Forest ecologist Don Hagan, who has been making fall foliage predictions for Clemson University for seven years, said all signs point to the potential for a brilliant fall color season in the southern Appalachians ahead ... despite some mixed signals the trees have been receiving from the Carolina climate.
Texanna Miller, a junior Plant and Environmental Sciences major, won third place in the undergraduate poster competition at the 2019 American Society of Horticultural Science Conference. The conference was held in Las Vegas and brought together hundreds of horticulture researchers, scientists and students to cultivate ideas and share new techniques. The five-day event featured technical […]
As part of his annual bus tour of South Carolina’s District 2, U.S. Congressman Joe Wilson recently visited Sandhill Research and Education Center (REC) to meet with agricultural producers, constituents and representatives of S.C. Farm Bureau. One of six Clemson University RECs around the state, the facility was established in 1926 for agricultural research in the primarily rural Columbia area.
Through partnership, Clemson University and the S.C. Department of Health and Environmental Control launched the first statewide water monitoring program, South Carolina Adopt-a-Stream, to boost observations of water conditions across the state and involve all stakeholders in the conservation of our state’s greatest resource.
Pine straw harvesting is a strong and growing industry in the Southeast, and a Clemson Cooperative Extension workshop aims to help resource managers and landowners balance the income from harvesting operations while preserving desired wildlife benefits and stand health.
With recent reports attributing the death of some dogs in neighboring states to toxic blue-green algae in water bodies, Clemson Cooperative Extension is offering resources to South Carolinians pond owners to identify and prevent harmful algal blooms.
As one of two states in the nation with both a 4-H and Future Farmers of America (FFA) team in the National Wildlife Habitat Education Program Contest (WHEP) and with both teams posting stellar scores, South Carolina’s young people made their mark on the national stage after an extended absence. For the first time in more than 20 years, South Carolina had two teams compete in the National Wildlife Habitat Education Program Contest at the Rock Springs 4-H Center in Junction City July 14-17.
New research by Clemson University scientists Shari Rodriguez and Christie Sampson in the open-access journal "PLOS Biology," examines the effects non-carnivorous species such as feral hogs and elephants can have on humans and livestock and the potential consequences of excluding these animals from research focused on mitigating wildlife impacts on livestock.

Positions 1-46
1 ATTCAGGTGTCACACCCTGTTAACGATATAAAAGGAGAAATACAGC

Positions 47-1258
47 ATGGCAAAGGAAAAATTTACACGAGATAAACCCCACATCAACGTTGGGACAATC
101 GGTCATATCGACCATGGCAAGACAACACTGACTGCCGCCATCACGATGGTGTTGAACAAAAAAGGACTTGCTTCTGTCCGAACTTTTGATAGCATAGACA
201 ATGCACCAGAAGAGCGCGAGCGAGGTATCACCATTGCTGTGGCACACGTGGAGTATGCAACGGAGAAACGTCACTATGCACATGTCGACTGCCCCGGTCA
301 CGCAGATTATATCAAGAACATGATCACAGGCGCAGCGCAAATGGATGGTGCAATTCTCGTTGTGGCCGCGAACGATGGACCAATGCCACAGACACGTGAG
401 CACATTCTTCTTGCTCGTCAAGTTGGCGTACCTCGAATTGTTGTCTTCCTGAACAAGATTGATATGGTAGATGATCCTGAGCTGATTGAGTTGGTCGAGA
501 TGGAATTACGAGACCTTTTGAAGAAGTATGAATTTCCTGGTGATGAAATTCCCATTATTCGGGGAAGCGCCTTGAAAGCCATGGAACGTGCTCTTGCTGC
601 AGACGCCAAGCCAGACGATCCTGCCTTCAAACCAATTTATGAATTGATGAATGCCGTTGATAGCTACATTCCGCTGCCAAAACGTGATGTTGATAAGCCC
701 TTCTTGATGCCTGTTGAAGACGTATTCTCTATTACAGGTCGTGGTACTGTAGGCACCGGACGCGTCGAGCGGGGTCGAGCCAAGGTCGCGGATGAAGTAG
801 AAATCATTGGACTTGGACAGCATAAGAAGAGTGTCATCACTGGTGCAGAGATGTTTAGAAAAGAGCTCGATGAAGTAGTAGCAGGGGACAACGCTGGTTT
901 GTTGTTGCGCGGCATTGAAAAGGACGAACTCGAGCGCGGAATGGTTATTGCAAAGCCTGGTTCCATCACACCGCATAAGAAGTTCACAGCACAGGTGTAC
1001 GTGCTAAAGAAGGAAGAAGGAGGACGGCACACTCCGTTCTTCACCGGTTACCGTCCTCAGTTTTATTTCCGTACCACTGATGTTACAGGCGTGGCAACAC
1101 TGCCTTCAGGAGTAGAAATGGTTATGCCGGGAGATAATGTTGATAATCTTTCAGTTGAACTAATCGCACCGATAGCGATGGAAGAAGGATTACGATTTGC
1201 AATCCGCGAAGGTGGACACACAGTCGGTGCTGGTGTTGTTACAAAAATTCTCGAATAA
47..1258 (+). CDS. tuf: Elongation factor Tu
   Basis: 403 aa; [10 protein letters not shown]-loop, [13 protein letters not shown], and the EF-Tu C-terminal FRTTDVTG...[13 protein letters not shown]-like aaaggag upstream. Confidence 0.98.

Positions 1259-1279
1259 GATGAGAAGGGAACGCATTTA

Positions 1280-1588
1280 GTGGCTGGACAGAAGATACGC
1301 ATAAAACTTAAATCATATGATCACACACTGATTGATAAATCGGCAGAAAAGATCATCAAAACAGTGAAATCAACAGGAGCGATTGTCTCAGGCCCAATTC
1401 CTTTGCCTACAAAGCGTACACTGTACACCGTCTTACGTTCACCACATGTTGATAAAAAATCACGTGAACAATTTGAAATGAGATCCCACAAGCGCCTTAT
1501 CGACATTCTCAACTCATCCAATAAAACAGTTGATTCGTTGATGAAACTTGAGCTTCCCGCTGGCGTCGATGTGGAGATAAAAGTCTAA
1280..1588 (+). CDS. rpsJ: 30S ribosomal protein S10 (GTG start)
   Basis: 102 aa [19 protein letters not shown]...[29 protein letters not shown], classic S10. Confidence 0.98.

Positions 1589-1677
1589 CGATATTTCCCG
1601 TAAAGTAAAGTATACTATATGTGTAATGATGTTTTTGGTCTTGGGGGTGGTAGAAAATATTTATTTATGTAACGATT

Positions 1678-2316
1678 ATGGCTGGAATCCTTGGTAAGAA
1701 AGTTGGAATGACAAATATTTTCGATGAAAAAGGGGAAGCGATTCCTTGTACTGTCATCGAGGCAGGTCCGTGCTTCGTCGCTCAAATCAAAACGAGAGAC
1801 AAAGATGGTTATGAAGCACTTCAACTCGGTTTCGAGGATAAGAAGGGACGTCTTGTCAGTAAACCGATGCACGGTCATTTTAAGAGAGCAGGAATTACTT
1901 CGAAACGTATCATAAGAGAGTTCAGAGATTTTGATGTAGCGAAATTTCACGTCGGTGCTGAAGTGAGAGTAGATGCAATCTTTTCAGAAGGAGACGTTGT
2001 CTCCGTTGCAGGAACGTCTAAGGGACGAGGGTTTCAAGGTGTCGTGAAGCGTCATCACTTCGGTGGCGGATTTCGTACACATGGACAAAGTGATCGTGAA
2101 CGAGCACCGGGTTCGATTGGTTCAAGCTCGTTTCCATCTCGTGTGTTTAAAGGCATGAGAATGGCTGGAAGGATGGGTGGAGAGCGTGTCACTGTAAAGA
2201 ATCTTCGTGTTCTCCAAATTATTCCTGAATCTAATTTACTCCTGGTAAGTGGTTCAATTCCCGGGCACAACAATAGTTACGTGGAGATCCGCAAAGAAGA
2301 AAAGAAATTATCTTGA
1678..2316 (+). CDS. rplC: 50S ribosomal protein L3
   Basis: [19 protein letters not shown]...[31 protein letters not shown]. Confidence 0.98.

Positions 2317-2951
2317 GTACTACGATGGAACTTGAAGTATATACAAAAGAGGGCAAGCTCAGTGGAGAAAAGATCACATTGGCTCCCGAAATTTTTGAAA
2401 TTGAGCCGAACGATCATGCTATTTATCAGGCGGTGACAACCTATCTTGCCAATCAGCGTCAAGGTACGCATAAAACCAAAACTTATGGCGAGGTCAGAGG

Cameron Huston of Edgefield County nabbed the first High Over All score ever for a South Carolinian at the 2019 4-H Shooting Sports National Championships with a near-perfect 99/100 score to take first place in the Shotgun Trap Individual competition.
Improving sustainability and profitability is crucial for South Carolina vegetable growers, and the fields of Clemson University’s Coastal Research and Education Center are teeming with research to help them do just that.
Clemson University researchers Patrick Jodice and Yvan Satgé went on a trailblazing expedition among an international team of seabird experts to capture black-capped petrels at sea for the first time and outfit the endangered birds with satellite transmitters.
After nine years of what he called “two geeky nerds spending a lot of time and money looking for a snake,” Bryan Hudson watched the reptile named Russell slither off into the northeast Georgia landscape barely a week after it was captured. Hudson admitted he was unlikely to lay eyes on the five-foot-long snake again for a full year. But for the Clemson University doctoral student, his collaborators and a slew of stakeholders on hand for the July 12 release, that’s when the real research on Russell began.
Master Pond Manager program participants at field days at Francis Marion University and Moore Farms Botanical Garden put their classroom knowledge into action with hands-on learning about such topics as dam maintenance, fish management, stormwater pond design and maintenance, and best management practices led by Clemson Extension experts.
Carolina Clear, Clemson Extension’s stormwater education program, is preparing to launch a telephone survey to gauge knowledge, attitudes and behaviors of South Carolina residents related to its water resources.
“Making It Grow,” an interactive live call-in program produced by Clemson University and South Carolina ETV, garnered two 2019 Telly Awards, which annually showcase the best work in television and video around the world.